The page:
It's a big country.

And even bigger when you're covering its vast expanses behind the wheel of a car. Colin Montgomerie's American road trips have made the drives of Smokey and the Bandit look like a quick hop round to the local off-licence. At least he doesn't have Jackie Gleason on his tail.

"Bloody hell," puffed Monty. "Talk about the length and breadth of America. I forgot it was that big. The longest I've done is Los Angeles to Boloxi, Mississippi, which is 1600 miles ... with my wife and still married afterwards. That was a good effort. For her, it was a great effort.

Loading article content

"It took me two days. I know the police set their radars at 10% so I could go at 90 mph. In the US that is fantastic. I just set myself at 90 and off we went.

"Driving relaxes me. I drive everywhere; New York down to North Carolina, back up, over to Chicago. The average between events is about 10 to 12 hours of driving. I listen to all sorts of crap on the radio. The sensible players fly, of course. They go above me with no traffic lights. I do the road trip."

With his foot to the floor, Monty has certainly clocked up the miles. It's been worth it, of course. Galvanised by his move onto the lucrative gravy train of the Champions Tour, the 51-year-old is relishing life among the golfing golden oldies. This week, he heads for Royal Porthcawl aiming to complete a triple whammy of titles at the Senior Open.

Forever burdened with that dreaded label, "the best player never to win a Major" during his pomp on the regular tours, Monty has at least brushed a sizeable monkey off his back by flourishing in his 50s and winning both the Senior PGA Championship and last weekend's US Senior Open, which was played out in the stifling heat of Oklahoma.

"Well, that's me two Majors up this year on both Tiger and Rory," Monty added with a smile. "You wait 24 years for something to happen and two Majors turn up around the same time, it's amazing. I think it's just a confidence thing. When you've beaten these guys once then feel you can go out and do it again."

Along with his trusted caddie Alastair McLean, the bagman who was beside him for some of his greatest conquests during those glory-laden years, this auld alliance is enjoying a new lease of life.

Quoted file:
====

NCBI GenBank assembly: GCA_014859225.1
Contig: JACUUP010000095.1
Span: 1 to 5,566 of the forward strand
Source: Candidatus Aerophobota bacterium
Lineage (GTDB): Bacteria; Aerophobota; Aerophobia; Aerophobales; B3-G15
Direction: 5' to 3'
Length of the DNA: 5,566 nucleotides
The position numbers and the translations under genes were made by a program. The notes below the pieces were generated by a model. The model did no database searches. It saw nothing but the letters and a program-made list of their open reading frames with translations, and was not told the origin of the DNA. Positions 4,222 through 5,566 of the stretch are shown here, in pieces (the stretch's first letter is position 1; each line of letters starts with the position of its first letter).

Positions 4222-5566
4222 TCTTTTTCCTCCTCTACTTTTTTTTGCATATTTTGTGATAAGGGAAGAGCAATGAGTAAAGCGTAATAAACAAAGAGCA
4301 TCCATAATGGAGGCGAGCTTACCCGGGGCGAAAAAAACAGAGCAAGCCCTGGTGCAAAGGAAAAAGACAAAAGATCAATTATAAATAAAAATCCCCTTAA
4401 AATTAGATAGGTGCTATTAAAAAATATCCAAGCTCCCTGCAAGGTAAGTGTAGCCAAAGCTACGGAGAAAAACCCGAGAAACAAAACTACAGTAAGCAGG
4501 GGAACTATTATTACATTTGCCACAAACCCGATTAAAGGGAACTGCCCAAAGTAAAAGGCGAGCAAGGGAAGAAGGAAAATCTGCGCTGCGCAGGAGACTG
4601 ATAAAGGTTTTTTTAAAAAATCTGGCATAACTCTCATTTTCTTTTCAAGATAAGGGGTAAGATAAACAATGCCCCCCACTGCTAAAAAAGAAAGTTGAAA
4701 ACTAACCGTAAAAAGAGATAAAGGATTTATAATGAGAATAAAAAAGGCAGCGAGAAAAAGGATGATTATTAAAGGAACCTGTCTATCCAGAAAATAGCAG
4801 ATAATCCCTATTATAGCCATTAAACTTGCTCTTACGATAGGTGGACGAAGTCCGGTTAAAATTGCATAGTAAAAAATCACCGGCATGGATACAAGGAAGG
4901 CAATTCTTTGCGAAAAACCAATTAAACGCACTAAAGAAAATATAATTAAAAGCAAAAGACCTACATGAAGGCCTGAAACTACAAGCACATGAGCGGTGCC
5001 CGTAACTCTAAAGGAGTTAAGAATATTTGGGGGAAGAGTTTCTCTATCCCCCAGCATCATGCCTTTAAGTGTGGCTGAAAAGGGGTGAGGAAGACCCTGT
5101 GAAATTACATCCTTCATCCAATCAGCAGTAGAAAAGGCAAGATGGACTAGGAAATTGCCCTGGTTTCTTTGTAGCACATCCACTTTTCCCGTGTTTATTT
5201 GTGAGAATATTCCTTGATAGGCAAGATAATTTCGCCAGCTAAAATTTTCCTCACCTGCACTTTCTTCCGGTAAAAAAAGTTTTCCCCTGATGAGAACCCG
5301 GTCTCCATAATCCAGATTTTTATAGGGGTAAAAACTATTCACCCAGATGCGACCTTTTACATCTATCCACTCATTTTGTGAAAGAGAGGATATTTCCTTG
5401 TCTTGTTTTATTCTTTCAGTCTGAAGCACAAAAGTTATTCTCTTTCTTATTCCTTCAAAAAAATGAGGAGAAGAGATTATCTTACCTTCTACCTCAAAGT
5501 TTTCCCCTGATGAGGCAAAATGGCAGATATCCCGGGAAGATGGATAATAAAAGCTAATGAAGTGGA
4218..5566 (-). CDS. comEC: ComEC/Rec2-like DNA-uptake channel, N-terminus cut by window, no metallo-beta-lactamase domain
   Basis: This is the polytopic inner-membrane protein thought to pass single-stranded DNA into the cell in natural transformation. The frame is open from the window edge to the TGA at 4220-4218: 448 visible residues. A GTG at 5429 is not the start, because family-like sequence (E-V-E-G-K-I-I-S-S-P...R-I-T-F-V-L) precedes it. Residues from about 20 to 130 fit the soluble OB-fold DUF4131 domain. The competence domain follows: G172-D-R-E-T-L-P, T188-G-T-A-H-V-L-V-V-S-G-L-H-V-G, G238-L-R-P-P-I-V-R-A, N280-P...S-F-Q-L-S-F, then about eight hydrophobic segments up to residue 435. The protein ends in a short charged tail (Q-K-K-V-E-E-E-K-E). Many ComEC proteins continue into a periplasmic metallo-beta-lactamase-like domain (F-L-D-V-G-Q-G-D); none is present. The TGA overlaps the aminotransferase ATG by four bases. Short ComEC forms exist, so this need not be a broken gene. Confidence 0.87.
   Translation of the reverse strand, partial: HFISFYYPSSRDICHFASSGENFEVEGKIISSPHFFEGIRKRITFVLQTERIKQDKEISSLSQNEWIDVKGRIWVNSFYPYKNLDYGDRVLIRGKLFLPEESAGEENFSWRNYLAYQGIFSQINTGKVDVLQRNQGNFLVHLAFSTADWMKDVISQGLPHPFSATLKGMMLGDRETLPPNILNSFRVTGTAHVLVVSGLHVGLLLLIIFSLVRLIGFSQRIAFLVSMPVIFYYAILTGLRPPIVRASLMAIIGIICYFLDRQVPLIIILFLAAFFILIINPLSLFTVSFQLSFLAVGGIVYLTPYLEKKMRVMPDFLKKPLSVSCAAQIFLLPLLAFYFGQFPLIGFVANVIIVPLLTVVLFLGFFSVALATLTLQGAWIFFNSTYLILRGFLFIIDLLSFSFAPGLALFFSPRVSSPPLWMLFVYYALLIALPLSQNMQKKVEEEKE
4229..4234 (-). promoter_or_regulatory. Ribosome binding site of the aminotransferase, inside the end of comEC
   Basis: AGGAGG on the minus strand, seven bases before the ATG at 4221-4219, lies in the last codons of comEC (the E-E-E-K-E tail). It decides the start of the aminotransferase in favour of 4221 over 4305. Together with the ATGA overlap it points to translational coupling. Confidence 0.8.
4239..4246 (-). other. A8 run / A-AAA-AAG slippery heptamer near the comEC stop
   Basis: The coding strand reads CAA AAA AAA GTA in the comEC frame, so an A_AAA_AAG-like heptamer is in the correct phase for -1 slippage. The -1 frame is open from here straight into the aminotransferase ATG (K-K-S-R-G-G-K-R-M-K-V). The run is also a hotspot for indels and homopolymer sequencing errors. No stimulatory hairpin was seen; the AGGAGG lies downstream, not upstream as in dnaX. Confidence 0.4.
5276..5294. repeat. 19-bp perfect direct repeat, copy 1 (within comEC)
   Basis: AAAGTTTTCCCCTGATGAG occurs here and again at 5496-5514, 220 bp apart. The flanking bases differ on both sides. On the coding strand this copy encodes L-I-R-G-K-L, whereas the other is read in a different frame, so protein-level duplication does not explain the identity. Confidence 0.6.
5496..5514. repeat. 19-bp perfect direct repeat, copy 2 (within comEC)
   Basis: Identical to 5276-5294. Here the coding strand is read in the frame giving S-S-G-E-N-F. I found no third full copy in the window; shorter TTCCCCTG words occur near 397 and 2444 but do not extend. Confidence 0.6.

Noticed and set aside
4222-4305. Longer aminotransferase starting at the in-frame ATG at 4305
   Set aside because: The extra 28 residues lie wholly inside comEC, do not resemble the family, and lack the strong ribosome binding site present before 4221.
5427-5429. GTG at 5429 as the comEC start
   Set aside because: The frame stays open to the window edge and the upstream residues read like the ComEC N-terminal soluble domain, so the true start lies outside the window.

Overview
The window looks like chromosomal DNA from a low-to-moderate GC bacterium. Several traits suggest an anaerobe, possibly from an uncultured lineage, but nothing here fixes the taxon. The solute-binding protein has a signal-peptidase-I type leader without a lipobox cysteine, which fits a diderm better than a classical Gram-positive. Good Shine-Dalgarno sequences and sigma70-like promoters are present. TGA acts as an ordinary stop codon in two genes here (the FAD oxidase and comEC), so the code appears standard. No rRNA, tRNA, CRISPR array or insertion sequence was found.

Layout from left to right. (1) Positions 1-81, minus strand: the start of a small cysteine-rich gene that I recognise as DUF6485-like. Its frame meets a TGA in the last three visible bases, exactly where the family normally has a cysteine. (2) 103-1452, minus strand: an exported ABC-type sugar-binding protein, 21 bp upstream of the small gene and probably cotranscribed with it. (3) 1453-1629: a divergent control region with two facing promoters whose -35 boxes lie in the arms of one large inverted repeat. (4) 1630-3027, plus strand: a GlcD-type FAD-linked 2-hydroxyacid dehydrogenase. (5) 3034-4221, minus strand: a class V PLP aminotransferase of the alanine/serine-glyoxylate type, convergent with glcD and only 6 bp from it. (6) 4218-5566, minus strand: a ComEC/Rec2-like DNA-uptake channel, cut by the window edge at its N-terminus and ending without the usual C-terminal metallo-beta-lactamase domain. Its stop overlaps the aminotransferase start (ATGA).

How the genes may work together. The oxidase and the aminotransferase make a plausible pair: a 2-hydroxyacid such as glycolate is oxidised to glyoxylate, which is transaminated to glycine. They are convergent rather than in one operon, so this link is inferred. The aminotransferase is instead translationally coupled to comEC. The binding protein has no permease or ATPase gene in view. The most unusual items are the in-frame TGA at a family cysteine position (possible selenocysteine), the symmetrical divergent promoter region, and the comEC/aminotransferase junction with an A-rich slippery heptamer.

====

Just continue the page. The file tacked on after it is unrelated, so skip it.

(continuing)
"I really do feel as though I am playing as well now as I did in the 1990s and Alastair would back that up," said Montgomerie, who never managed a victory on American soil despite a host of near misses at various US Opens and US PGA Championships.

"Technology has improved, of course, and I'm hitting the ball further and also straighter than I did when I was winning my order of merit titles.

"But I feel as though I am playing as well tee to green and especially so around the greens as I ever did. I didn't really have huge ambitions when I started out in Senior golf because I'd been treading water at best on the main Tour over the last few years. I was hoping I'd do quite well, but I understood that the standard was very high.

"I definitely feel it's been a case of getting a monkey off my back, especially in America. I feel I belong there now. As a Hall of Famer, I was using an invitation category to play over there and I'm delighted that's not the case any more. I can use a winner's category. I feel that I can walk a bit taller in locker rooms now."

This week's contest in south Wales will be something of a step into the unknown for Montgomerie. "I've never been west of Cardiff before, so I've never seen Porthcawl," he admitted.

The links test will be a completely different examination to what he has become accustomed to on his golfing travels around the USA of late, but Montgomerie is looking forward to the challenge of attempting to gather a hat-trick of senior Majors.

"I feel quite Americanised in golf terms," he said. "The last links course I played was Gullane last year when I was trying to qualify for The Open.

"I'm very proud to be coming home as a Major champion. I hate to say I it, but I actually practised over the weekend, which is not like me at all. I really have an opportunity here which is unique in some ways, so why not give it a go?

For a rejuvenated Monty, it seems there's still plenty left in the tank.